ACC Teams Continue to Lead the Nation in Graduation Success Rate

Oct. 25, 2011

GREENSBORO, N.C. (theACC.com) - The Atlantic Coast Conference’s presence in the forefront of academic success was demonstrated once again in the latest NCAA Graduation Success Rates (GSR) released today.

Teams from ACC institutions rank among the top Division I institutions as the NCAA graduation rates hit an all-time high of 82 percent nationally. ACC notes include:

  • The ACC leads all BCS AQ conferences in the number of teams above the average score in football and baseball
  •  In the sport of football, the ACC is the only BCS AQ conference to have multiple teams score 90 or higher every year since 2005 and the only BCS AQ conference to have seven teams score above the average
  • The ACC is one of only two BCS AQ conferences to have two men’s basketball teams score 100 or higher in 2011
  • 2011 marks the fifth straight year that the ACC has had at least four women’s basketball programs score 100, making it the only BCS AQ conference to do so

The NCAA developed the Graduation Success Rate to more accurately assess the academic success of student-athletes. The rate holds institutions accountable for transfer students, unlike the federal graduation rate. The GSR also accounts for midyear enrollees and is calculated for every sport.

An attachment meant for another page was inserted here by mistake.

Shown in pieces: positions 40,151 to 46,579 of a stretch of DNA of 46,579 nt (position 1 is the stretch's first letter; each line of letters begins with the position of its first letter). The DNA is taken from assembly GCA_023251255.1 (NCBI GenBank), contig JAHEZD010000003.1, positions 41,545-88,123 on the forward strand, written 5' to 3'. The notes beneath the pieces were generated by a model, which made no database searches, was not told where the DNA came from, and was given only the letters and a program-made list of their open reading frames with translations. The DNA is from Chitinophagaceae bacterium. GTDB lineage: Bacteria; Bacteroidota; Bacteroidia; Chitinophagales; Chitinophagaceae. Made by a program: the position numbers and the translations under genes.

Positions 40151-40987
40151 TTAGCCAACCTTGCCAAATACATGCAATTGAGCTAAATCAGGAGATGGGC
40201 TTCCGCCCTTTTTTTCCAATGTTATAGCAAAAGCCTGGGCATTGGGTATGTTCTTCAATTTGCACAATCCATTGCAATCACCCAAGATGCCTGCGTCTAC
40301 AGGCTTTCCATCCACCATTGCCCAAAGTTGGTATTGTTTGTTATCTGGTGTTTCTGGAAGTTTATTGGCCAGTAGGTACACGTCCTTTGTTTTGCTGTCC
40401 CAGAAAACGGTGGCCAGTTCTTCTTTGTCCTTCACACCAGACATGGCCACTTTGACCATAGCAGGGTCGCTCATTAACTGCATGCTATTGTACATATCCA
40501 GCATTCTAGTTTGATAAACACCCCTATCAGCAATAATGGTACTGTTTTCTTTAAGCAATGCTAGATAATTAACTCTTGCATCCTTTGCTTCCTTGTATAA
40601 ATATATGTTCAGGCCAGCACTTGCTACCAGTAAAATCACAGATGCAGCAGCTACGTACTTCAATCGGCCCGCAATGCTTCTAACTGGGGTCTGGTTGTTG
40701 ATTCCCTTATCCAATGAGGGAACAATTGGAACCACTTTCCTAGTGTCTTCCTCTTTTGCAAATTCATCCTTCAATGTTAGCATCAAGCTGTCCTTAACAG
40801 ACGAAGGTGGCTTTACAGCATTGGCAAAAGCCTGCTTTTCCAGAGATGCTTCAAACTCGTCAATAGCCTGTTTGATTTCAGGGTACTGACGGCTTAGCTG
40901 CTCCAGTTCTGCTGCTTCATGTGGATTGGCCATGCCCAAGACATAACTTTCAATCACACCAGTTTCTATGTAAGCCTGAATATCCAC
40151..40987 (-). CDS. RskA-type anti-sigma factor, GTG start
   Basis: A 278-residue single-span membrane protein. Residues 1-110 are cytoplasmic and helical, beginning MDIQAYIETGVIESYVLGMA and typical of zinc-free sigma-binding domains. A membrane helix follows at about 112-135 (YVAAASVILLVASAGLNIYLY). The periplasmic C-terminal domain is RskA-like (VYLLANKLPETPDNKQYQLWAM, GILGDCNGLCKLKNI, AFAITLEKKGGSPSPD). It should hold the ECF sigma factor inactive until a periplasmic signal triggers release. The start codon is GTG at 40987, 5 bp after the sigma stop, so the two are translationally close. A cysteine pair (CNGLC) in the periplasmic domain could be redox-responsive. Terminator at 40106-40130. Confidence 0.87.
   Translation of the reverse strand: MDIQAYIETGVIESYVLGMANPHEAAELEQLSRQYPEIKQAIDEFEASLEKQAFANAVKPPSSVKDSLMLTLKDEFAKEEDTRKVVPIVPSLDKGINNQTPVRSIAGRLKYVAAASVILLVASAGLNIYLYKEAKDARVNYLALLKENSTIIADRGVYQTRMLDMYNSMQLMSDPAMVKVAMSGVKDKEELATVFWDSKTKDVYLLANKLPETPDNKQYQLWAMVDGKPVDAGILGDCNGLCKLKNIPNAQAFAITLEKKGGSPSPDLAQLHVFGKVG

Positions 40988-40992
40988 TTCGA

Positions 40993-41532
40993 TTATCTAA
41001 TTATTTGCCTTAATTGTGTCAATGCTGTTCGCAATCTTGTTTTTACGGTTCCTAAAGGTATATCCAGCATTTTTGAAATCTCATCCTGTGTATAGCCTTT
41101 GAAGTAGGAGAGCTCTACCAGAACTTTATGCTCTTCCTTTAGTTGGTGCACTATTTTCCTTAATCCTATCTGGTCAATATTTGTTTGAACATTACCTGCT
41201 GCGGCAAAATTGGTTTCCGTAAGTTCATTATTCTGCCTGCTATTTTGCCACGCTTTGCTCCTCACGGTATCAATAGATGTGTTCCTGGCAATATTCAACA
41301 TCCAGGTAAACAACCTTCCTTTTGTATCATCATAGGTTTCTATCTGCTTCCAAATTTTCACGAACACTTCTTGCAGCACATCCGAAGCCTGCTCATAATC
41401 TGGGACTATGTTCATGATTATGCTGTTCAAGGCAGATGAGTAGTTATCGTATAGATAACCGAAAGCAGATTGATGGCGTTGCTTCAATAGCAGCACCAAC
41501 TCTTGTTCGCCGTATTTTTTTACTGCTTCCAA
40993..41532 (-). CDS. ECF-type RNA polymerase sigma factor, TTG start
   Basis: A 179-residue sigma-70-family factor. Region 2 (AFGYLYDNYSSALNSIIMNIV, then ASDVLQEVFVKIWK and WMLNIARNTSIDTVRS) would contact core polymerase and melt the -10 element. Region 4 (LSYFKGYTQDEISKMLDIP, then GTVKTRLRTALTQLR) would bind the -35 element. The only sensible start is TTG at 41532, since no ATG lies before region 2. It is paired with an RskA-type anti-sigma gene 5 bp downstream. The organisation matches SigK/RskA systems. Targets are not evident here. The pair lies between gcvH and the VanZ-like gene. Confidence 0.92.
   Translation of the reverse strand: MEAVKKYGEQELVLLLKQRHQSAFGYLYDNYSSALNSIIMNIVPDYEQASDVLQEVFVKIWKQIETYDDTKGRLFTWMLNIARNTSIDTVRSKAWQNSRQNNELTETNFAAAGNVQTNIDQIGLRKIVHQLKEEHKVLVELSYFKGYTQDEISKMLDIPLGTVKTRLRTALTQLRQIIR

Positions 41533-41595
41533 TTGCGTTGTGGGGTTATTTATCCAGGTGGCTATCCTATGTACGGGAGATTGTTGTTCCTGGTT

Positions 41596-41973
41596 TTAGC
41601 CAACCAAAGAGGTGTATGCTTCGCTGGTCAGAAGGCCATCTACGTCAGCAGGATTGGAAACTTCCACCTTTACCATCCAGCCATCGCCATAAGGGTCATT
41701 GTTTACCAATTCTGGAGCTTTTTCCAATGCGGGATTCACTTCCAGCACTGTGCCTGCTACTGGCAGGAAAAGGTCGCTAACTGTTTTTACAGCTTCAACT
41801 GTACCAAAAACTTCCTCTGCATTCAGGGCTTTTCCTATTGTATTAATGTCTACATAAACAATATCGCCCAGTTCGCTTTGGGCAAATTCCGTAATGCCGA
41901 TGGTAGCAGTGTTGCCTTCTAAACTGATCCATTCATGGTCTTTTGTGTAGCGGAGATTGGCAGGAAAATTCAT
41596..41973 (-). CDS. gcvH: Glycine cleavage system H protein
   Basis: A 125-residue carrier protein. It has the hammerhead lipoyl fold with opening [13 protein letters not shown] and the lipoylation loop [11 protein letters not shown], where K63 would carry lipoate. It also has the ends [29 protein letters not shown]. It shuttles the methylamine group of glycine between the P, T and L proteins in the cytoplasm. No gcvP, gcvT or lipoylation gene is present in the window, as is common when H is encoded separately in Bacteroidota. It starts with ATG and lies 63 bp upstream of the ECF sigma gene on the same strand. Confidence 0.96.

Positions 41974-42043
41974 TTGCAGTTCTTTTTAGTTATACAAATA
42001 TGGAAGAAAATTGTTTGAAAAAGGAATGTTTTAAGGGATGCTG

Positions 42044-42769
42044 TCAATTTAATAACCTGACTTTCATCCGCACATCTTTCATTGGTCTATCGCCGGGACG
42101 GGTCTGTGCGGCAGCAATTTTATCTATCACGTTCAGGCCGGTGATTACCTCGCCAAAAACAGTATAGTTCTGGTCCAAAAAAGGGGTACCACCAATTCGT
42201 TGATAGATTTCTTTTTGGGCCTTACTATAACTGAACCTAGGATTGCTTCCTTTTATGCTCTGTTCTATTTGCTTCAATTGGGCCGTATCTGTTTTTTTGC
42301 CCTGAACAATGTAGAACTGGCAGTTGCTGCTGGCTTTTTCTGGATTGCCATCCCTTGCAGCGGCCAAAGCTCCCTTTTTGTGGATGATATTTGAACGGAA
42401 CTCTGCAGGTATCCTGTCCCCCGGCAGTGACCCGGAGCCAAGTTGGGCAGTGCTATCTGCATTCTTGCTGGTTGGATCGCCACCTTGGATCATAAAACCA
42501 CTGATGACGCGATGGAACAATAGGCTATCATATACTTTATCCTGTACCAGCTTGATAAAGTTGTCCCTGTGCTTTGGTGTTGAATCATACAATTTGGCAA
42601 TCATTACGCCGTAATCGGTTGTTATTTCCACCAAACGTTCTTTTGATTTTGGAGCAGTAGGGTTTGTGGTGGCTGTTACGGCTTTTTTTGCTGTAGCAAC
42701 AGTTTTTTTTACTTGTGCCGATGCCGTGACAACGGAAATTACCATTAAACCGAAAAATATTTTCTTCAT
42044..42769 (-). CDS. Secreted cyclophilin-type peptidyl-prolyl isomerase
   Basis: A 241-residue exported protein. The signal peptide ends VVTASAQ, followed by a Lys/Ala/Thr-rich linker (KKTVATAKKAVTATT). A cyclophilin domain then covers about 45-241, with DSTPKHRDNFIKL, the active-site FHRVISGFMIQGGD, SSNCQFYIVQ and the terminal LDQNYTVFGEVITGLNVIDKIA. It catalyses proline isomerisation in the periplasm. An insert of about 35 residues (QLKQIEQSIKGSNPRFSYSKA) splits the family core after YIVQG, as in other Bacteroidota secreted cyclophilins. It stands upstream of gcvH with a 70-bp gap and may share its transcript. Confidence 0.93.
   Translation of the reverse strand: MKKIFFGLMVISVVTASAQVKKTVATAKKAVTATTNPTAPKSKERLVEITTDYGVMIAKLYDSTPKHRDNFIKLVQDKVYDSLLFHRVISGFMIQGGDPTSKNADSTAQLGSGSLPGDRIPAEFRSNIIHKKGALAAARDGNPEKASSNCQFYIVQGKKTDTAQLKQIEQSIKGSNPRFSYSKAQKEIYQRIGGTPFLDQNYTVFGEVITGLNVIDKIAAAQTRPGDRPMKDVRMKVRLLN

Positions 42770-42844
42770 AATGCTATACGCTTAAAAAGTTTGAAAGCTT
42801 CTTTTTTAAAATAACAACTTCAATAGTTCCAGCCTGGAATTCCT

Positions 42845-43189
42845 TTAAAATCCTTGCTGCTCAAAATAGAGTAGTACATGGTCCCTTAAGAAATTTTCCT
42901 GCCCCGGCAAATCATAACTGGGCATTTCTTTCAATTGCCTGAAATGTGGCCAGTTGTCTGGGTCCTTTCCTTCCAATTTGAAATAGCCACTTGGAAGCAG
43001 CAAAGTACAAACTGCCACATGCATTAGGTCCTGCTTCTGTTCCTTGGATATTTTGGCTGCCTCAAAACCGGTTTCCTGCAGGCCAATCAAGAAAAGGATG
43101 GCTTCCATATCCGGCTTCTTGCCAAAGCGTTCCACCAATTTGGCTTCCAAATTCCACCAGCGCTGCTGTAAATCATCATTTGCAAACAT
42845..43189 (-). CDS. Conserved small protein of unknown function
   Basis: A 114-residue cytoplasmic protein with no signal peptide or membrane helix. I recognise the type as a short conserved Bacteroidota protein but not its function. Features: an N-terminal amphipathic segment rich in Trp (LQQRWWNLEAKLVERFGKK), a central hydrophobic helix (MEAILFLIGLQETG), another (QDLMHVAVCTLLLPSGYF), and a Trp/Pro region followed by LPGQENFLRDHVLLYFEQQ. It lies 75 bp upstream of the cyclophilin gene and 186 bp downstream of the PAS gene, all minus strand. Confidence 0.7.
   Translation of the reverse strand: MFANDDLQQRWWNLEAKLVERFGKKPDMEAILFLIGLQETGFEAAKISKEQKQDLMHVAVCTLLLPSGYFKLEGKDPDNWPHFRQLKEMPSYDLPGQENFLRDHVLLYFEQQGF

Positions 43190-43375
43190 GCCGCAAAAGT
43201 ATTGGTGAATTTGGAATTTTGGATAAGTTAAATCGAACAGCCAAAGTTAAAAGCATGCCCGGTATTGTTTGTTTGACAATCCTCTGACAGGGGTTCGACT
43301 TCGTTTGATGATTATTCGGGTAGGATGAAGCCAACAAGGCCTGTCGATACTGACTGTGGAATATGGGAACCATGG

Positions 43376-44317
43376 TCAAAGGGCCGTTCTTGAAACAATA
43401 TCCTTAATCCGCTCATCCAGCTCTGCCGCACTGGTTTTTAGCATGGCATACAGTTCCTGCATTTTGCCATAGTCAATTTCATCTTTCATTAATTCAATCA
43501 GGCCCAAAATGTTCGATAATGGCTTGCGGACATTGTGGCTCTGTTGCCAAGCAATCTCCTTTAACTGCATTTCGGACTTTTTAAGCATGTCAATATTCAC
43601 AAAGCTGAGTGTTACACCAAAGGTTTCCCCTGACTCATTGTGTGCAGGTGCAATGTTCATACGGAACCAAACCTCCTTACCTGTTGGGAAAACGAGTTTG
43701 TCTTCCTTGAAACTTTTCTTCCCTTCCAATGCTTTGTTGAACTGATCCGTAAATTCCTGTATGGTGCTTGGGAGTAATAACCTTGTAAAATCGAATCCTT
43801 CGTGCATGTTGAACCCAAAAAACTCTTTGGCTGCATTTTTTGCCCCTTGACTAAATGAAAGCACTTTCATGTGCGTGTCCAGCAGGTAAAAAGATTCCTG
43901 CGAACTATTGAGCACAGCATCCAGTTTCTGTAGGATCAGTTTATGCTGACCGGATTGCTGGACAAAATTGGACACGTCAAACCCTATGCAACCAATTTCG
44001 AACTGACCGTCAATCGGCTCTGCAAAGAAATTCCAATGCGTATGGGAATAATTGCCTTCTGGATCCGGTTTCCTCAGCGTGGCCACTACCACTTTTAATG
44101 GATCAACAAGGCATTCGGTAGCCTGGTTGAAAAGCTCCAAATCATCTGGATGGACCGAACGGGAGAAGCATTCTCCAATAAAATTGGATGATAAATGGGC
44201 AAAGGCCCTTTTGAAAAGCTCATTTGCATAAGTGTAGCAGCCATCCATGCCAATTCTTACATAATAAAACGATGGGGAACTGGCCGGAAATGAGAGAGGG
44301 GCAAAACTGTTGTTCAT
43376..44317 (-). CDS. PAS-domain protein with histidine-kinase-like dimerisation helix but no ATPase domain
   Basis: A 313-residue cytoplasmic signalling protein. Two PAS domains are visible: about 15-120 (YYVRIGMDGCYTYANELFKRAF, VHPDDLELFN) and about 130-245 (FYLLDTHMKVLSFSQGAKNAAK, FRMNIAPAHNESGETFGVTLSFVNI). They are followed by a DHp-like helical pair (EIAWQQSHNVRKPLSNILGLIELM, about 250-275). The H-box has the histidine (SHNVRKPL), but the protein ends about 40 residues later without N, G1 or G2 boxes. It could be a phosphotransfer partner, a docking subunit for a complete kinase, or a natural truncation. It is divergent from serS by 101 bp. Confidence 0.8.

Under the calculation, institutions are not penalized for outgoing transfer students who leave in good academic standing. The outgoing transfers are included in the receiving institution’s GSR cohort.

By counting incoming transfer students and midyear enrollees, the GSR increases the total number of student-athletes tracked for graduation by 37 percent. The most recent Division I Graduation Success Rates are based on the four entering classes from 2001-2002 through 2004-05. Nearly 105,000 student-athletes are included in the most recent four classes using the GSR methodology, as compared to about 76,500 in the federal rate.

This year marks the 11th year that GSR data have been collected. The NCAA began collecting this data with the entering freshmen class of 1995.